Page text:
Common reasons data science projects fail and how PMs save the day.
In 2019 year Gartner predicted that 80% of AI projects wouldn’t scale to provide business value – that the data science projects would fail. While numerous other posts (see here, here, and here) have provided differing reasons for data science failure, they mask the underlying cause: the lack of a data science product manager.
Most project failures in any business can be boiled down to two main causes: a failure of personnel or a failure of process (however, failures of process are typically caused by failures of personnel). As Ray Dalio stated in The Principles, “Getting the right people in the right roles in support of your goal is the key to succeeding at whatever you choose to accomplish.” Data science projects are no different. In this article I discuss some of the common reasons data science projects fail and how data science product managers are key to preventing these failures.
You Can’t Fail if You Don’t Try
Often business leaders in large organizations don’t have the technical expertise needed to identify valid data science projects. An overworked, overtired business leader identifies a semi-technical problem with a good amount of data behind it. Or, maybe they’re looking to automate an extremely repetitive process like visual quality control, and they immediately think that it’s a good data science project.
In projects that fail, the business leader asks the data science team to work on it, and the team jumps at the opportunity to be useful without appropriately scoping the project. Or, the data science team scopes the project, but since they lack a clear understanding of the business problem and the value they’re trying to unlock, they agree to a project with a much lower-value solution in mind. Either way, the project produces underwhelming results, and everyone is upset.
A good data science product manager prevents project failure by rejecting data science projects that are doomed to failure before they’re even started. The DSPM can explain to the business leader why a problem is technically difficult to solve without being overly technical. If a data science solution is possible, the DSPM can also clarify what business value the business leader expects to unlock and ensure that the solution actually provides that value. In this way, data science product managers prevent data science project failures before they even get started.
Keep the Scope from Creeping
So your team managed to align with the business leader on a project that is viable. You spend a month or two working on it and are nearing the finish line when the business leader says, “Wait, just one more thing…” before you know it, another few months have gone by and the end is nowhere in sight, the current problem you’re trying to solve looks nothing like the original problem, and chances are any progress you’ve made reminds you a little bit of a Jenga tower – haphazard and ready to collapse on itself at any second.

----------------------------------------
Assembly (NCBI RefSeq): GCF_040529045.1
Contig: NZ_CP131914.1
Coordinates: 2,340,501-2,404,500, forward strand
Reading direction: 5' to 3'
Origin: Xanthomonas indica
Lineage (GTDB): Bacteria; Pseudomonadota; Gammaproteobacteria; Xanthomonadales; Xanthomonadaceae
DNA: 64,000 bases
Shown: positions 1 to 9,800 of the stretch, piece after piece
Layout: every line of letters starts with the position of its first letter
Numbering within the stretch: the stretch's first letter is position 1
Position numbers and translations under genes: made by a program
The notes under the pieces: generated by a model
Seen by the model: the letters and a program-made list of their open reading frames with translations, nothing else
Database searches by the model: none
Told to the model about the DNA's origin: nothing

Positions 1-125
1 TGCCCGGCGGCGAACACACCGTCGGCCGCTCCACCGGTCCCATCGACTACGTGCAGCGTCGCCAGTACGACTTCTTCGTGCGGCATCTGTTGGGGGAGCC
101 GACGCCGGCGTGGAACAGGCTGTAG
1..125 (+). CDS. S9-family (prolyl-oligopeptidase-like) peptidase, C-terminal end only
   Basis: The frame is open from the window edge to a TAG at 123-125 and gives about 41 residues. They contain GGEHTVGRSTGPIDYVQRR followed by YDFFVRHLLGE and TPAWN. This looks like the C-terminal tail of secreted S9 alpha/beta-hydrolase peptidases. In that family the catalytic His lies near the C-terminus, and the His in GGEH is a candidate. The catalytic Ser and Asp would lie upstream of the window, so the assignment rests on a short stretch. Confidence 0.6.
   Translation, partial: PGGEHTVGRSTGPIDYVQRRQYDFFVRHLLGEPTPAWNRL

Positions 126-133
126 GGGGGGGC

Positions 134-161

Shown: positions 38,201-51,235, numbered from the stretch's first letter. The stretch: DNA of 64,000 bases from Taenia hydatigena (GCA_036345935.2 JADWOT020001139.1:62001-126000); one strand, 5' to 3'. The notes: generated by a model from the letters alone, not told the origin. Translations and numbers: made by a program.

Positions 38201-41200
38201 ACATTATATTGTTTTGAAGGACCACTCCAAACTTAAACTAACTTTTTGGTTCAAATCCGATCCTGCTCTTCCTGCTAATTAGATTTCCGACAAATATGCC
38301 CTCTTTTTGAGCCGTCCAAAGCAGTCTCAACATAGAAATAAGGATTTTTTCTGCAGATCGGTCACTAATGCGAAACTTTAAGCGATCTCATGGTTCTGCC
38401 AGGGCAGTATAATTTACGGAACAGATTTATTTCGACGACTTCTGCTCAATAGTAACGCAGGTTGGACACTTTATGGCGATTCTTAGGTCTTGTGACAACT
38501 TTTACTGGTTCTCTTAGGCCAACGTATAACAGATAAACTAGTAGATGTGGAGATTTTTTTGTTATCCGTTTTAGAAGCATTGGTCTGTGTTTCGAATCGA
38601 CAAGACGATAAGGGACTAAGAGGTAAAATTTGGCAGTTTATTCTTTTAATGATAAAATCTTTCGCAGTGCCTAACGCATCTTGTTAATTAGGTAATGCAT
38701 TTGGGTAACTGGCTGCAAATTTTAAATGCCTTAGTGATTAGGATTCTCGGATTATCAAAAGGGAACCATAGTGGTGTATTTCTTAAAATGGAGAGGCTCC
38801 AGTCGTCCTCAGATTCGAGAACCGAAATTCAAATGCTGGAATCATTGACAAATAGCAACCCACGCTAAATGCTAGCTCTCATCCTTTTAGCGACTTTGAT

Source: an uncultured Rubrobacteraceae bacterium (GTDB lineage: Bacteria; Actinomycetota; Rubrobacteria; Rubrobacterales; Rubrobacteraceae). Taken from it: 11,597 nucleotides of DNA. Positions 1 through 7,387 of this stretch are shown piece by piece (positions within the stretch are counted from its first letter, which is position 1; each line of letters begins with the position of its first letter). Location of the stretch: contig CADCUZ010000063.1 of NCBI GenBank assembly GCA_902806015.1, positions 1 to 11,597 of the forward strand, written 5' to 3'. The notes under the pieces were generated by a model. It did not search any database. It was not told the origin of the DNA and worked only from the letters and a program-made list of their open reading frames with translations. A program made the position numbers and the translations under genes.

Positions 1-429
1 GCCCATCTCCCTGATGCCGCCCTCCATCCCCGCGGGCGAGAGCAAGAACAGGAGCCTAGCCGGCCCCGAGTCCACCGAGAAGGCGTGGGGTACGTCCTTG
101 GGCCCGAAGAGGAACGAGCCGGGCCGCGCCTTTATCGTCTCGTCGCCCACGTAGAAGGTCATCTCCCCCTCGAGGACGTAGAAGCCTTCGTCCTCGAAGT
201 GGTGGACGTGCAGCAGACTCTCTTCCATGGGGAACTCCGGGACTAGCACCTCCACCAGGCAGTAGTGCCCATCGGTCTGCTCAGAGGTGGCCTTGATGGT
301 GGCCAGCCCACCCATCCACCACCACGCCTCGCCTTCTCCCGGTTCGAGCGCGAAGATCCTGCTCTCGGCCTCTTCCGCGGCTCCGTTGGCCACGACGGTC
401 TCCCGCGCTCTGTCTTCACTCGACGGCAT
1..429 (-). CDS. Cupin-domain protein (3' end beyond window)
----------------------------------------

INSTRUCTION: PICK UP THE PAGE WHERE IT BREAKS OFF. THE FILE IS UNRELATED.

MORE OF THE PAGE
What happened? Your scope just creeped. A good data science product manager prevents this from happening by setting up a strict scope of work and holding the business leader accountable to that scope. If the requirements change, the DSPM decides whether or not the project is still viable. Good scoping and driving consensus on project outcomes up front should prevent scope creep anyway: another critical role of the DSPM.
Where’s the Data?
Great, so you actually have a well scoped problem that, at least from a technical standpoint, isn’t too difficult. You start off to work on it… until you realize that there’s no labeled training data, or if there is it’s tucked in a dozen different databases and even excel files. Yikes. Are you really going to ask data scientists to run around the office to various departments, asking who owns what DBs and what the best way to pull X is? Do the data scientists even know where to look or who to ask? Again, this is where a good data science product manager comes in to save the day. Since the DSPM is connected to the business they already have a good idea of where to look and who to ping. The DSPM can schedule meetings and data wrangle, keeping the data scientists focused on coding and training algorithms and creating value for the business.
Show Me the Money
In all of these examples, the Data Science Product Manager’s underlying goal is to ensure that the data science team is providing business value. Focusing and prioritizing business value is a skill, often one that data scientists (particularly junior data scientists) lack.